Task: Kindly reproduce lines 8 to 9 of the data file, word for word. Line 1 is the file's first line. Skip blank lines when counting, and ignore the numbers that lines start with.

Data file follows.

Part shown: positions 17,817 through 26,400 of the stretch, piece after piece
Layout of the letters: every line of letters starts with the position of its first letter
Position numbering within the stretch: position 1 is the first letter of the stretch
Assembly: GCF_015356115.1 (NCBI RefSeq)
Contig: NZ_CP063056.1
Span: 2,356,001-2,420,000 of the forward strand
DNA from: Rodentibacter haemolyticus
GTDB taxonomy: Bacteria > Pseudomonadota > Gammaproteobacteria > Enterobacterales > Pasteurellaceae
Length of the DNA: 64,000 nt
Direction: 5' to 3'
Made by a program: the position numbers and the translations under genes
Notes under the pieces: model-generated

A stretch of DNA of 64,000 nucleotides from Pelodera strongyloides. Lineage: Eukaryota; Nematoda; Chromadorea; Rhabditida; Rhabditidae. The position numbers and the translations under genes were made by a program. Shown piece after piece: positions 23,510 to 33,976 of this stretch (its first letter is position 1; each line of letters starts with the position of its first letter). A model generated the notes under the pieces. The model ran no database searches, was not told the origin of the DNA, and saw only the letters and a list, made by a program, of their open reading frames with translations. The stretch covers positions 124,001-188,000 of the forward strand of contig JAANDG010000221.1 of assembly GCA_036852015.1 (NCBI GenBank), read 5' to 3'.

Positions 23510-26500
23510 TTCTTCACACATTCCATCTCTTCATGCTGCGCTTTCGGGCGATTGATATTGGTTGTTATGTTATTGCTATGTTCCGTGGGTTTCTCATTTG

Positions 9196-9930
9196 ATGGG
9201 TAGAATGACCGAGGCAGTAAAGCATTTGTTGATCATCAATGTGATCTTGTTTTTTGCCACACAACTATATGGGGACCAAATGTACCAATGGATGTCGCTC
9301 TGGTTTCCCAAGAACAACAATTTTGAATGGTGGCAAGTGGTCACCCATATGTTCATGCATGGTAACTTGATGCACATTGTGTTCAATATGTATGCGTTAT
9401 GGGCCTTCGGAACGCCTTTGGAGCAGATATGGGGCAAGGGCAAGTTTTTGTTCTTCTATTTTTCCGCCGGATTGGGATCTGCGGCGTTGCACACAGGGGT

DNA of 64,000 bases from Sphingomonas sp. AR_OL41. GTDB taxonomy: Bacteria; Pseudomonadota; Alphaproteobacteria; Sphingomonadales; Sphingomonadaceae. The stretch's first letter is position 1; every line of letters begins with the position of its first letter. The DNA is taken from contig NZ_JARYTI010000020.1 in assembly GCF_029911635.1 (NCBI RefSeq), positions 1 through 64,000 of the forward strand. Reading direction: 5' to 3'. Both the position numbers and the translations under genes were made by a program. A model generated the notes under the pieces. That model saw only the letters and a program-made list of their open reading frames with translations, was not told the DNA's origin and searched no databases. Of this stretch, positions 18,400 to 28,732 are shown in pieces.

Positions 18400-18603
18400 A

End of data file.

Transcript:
GTDB taxonomy: Bacteria > Pseudomonadota > Gammaproteobacteria > Enterobacterales > Pasteurellaceae
Length of the DNA: 64,000 nt